Guttural and brutal, on their 2010 Willowtip release Chapters of Repugnance, Defeated Sanity bury their technical leanings under a muddy guitar roar—and A.J. Magana’s impressively monstrous vocals. But weird time signatures and wonky bass come crawling out of the murk, song structures climbing into the light before being crushed by another heavy landslide. On “Lurid Assimilation,” drummer Lille Gruber sounds like he’s recording in a basement across the street from the rest of the band, the frantic prog thumping a distant frantic patter in the coda’s ridiculously extended fade-out.
Perdition of the Sublime
Formed in 2009 by guitarist/vocalist Adam Laszlo, the 2012 Willowtip release Perdition of the Sublime is breakneck technical death metal with a visceral thrash kick. The album starts at high speed and stays there, with guitar riffs striking with repetitive, propulsive inevitability. The title track has the bludgeoning kick of a more knotted Metallica, brainy math rock that still swaggers and spits. “Lafayette’s Deception” ties preposterous tempos to start stop, bloated Vegas song structures; David Lee Roth is banging his head somewhere.
Mayhem Maniac Machine
Deadborn’s 2012 album Mayhem Maniac Machine was produced by Christoph Brandes at Iguana Studios, a center for metal recording in Germany. The sound is so crisp that—despite vocalist Mario Petrović’s ungodly roar blaring at the front of the mix—you can actually make out the lyrics now and again. The band is incredibly tight, too, especially where percussion is concerned; here, the jazzier end of technical death is completely erased in favor of cold, mechanized precision. To that end, Mononymic drummer Slawek sounds more like a drum machine than a human on songs like “Slaves of Megatron,” a roaring soundtrack for an imaginary film in which humanity is ground to dust beneath giant metal boots: “They tell you what to do / What to think / And what to feel!”
You can hear Necrophagist’s influence in Algetic’s sound; their music features a grinding bottom edge complemented by clear guitar and bass lines, courtesy of Norman and Adrian Gerstner, respectively. The 2013 Iguana Studios release Sewer Dynasty, has a lot of Necrophagist-worthy song titles too: “Excruciating Excremental Existence” starts with an ascending bass figure which surfaces in various forms over the three-minute track, thrashing up only to be pulverized anew. “Intrauterine Infant Sodomy” even picks up on some of Necrophagist’s grotesque catchiness; there’s a pop-punk hook under there, being squeezed to death by the tortured guitar.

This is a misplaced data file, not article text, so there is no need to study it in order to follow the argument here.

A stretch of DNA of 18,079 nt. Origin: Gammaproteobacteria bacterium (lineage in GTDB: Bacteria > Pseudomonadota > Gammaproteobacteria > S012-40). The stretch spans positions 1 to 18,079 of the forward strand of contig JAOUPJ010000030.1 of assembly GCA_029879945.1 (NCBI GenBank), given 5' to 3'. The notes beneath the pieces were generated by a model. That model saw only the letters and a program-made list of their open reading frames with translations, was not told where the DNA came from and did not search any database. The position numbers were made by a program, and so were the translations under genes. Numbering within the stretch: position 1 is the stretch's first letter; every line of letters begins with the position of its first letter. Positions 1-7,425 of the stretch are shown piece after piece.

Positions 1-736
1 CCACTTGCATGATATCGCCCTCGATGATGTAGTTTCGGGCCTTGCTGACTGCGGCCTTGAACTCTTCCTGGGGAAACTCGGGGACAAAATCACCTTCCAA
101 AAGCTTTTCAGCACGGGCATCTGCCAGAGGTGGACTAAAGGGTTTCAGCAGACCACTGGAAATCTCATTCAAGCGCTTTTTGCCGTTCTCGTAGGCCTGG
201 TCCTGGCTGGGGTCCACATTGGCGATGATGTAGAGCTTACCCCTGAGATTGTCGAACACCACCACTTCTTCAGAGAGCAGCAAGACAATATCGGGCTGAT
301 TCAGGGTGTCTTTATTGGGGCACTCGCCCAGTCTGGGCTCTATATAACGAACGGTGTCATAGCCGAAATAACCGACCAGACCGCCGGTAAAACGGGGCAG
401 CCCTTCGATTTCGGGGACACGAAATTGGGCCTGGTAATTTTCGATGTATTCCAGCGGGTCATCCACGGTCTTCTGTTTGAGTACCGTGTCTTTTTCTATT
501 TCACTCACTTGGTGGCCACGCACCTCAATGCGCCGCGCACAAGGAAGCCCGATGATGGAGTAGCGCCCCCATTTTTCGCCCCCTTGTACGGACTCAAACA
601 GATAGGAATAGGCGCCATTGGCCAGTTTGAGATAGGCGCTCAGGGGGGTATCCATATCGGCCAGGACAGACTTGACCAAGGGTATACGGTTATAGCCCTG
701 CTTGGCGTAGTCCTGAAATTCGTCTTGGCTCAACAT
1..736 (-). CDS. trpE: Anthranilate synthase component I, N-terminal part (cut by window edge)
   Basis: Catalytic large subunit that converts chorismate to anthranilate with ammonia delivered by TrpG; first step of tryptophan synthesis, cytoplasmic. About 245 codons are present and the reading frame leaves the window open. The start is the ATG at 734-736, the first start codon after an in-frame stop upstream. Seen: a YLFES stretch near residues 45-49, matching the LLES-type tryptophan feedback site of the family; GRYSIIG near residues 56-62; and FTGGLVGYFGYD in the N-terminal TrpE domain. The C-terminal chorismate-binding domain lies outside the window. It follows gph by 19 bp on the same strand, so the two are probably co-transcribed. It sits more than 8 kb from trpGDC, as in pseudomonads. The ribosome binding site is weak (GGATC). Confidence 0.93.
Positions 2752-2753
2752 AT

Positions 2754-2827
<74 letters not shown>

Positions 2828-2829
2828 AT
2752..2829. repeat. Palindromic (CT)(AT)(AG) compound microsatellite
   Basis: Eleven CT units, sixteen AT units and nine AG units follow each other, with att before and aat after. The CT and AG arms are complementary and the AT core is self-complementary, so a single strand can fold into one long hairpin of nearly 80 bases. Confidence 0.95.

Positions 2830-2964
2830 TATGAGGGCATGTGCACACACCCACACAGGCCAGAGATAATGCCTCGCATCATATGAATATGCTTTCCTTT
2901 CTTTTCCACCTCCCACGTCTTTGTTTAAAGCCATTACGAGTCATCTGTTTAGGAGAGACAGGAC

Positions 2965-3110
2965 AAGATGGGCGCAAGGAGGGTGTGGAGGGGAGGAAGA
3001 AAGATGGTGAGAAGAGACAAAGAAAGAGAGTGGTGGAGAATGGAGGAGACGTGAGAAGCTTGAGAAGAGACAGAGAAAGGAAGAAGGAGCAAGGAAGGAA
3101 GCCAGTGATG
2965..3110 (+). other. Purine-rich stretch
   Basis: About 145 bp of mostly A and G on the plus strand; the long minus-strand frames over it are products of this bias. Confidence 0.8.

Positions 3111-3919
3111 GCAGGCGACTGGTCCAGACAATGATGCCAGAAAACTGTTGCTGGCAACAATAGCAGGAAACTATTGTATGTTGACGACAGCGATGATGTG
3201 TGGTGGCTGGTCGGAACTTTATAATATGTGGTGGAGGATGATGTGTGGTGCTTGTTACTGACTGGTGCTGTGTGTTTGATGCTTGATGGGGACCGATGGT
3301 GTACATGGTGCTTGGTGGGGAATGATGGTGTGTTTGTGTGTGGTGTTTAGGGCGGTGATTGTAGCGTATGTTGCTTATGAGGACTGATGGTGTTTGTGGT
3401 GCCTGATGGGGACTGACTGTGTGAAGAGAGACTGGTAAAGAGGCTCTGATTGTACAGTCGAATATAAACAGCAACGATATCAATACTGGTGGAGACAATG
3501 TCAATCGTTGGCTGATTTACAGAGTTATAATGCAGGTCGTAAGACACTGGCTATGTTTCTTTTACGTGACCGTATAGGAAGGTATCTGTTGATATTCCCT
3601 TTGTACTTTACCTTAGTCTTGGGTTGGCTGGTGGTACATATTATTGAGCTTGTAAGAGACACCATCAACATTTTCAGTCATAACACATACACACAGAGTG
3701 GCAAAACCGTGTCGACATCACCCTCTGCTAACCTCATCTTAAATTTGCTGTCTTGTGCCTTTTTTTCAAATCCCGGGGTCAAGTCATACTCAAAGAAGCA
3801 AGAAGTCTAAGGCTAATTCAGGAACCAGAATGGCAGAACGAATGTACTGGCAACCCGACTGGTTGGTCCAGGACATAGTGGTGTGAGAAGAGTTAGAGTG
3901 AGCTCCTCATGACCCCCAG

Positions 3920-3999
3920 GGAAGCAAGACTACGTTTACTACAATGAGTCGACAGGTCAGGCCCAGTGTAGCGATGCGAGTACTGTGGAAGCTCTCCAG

The Radial Covenant
Drummer Hannes Grossmann was influenced by prog rock drummers like Neil Peart and Bill Bruford. He got his start playing with a rebooted version of Necrophagist on Epitaph, and then moved on to stints with Obscura and Alkaloid. Grossmann’s 2014 solo debut includes some of his bandmates from Obscura and a phalanx of studio musicians, resulting in a clean, quick death-metal set. Unsurprisingly, Grossmann’s drumming is a major draw—as evidenced by the inhumanly crisp solo that opens album highlight “Alien Utopia.” The unexpected high point, though, is its final track: a solo piano version of Obscura’s “Euclidean Elements,” which delineates the connection between technical death metal and classical music clear with a single, fleet-fingered keyboard burst.
Beyond the Wall of Sleep
Guitarist Muenzner, veteran of Necrophagist and Obscura, has released a couple of solo albums, including this gloriously wanky H.P. Lovecraft tribute. Hannes Grossmann is at his usual place behind the drum kit, but this album is all about the guitars, with Muenzner determined to answer the question, “What if Yngwie Malmsteen played death metal?” For fans of self-indulgent guitar pyrotechnics, it’s a lot of fun.
Another Grossmann/Muenzner project (this time with Grossmann producing, rather than performing) Alkaloid is as proggy as technical death gets, at least without ceasing to be metal entirely. The first track off 2018’s Liquid Anatomy, “Kernel Panic,” begins with vocalist Morean letting loose with some honest-to-Satan clean vocals—though you can still hear his hoarse death metal growl waiting to break free—while his bandmates provide clean, professional harmonies. Another standout, “Azagthoth,” is built around Middle Eastern-inspired drones that wrap around and alternate with death metal’s whiplash rhythms, as Morean sings into the void: “What words can convey / The absurdity of living inside / The bleak abyss we call our universe.” The universe may be bleak and empty, but Alkaloid do their part to flesh it out with ripping guitar solos, morphing time signatures, and agonizing, bellowed curses.